NADAs take: Economic and market impact of the election

NADAês take: Economic and market impact of the election

NADA Chief Economist Steve Szakaly, an expert at seeing how economic trends will affect auto dealers, offered the ups and downs of the impact of Trumpês election on the economy.

Szakaly described the immediate downturn in the stock market as a reaction to fear and uncertainty, not to economic fundamentals. Stock markets hate uncertainty, and nothing could be more uncertain than a surprise presidential victory or than Trump himself. He has often contradicted himself and has offered few specifics on his policy agenda. But Szakaly believes the markets will quickly recover from the initial shock of the election.

Markets may well continue to react poorly in the short term, Szakaly said. But the more important short-term economic indicator certainly for auto dealers is consumersê reaction, and he expects them to be willing to spend.

–Both happy people and sad people tend to spend more as long as they have jobs and unemployment is at historic lows,” said Szakaly. Most likely, –economic activity will continue at the somewhat moribund rate we have seen of late.”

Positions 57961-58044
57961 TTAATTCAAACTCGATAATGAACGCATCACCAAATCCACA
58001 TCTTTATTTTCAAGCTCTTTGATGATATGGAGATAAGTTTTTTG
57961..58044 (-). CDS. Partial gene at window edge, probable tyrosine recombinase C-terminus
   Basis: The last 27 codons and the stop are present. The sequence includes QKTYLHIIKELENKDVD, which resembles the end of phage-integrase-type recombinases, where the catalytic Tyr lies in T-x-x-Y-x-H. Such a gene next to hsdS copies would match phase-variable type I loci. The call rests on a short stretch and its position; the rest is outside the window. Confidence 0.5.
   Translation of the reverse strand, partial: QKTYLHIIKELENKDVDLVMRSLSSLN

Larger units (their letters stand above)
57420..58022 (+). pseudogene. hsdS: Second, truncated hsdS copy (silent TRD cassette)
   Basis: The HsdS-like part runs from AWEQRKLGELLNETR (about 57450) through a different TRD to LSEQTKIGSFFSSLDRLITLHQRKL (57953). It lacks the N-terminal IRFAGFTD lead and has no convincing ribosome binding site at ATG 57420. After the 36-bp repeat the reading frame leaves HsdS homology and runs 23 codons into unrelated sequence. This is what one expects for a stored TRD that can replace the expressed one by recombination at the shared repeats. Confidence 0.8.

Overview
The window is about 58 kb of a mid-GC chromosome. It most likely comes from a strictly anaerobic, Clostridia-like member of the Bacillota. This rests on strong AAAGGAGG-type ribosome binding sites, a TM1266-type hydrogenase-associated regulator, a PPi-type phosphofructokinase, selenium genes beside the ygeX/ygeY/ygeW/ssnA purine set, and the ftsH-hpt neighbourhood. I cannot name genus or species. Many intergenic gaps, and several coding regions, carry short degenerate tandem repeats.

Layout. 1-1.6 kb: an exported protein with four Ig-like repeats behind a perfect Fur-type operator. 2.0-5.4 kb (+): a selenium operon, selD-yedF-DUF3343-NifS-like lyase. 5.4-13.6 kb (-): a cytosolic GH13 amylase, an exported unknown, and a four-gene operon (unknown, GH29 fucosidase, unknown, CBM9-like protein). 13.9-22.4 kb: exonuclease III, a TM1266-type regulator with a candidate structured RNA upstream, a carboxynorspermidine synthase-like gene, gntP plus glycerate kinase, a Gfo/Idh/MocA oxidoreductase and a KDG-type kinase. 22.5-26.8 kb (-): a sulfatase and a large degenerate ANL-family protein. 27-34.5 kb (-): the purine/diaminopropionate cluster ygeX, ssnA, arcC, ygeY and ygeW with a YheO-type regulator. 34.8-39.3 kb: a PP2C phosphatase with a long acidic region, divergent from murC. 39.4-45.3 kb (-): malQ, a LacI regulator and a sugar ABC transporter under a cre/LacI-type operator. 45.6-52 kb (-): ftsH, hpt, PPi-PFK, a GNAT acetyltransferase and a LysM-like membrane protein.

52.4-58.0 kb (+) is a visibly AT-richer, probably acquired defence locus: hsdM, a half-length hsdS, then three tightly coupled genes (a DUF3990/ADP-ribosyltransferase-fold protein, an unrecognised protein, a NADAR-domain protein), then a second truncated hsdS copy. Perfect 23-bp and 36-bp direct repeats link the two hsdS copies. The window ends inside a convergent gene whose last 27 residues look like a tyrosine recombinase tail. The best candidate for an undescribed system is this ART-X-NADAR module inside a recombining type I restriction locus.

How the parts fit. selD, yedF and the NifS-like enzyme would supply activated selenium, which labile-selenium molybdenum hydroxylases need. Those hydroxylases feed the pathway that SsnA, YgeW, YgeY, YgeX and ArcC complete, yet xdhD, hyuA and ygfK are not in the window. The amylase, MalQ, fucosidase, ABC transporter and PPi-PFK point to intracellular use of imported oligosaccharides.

Szakaly thinks some of Trumpês stated policy objectives will help the economy lowering corporate taxes, increasing infrastructure spending and cutting back on business regulation. Attention to infrastructure has the added benefit of support from the Democrats, which many of his proposals will not.

On another business issue, Szakaly pointed out, as others have, that it would be very hard to repeal NAFTA, the North American Free Trade Agreement. –These trade deals are complicated and require exit negotiations,” he said. Many Americans, including many in the auto industry, depend on business in Mexico for their jobs. The Detroit automakers have moved their small-car production to Mexico to make those low-margin cars cost-efficient.

Szakalyês conclusion: –If increased infrastructure spending happens and certain tax cuts materialize, it will mean a better long-term outlook than whatês in front of us at present.”

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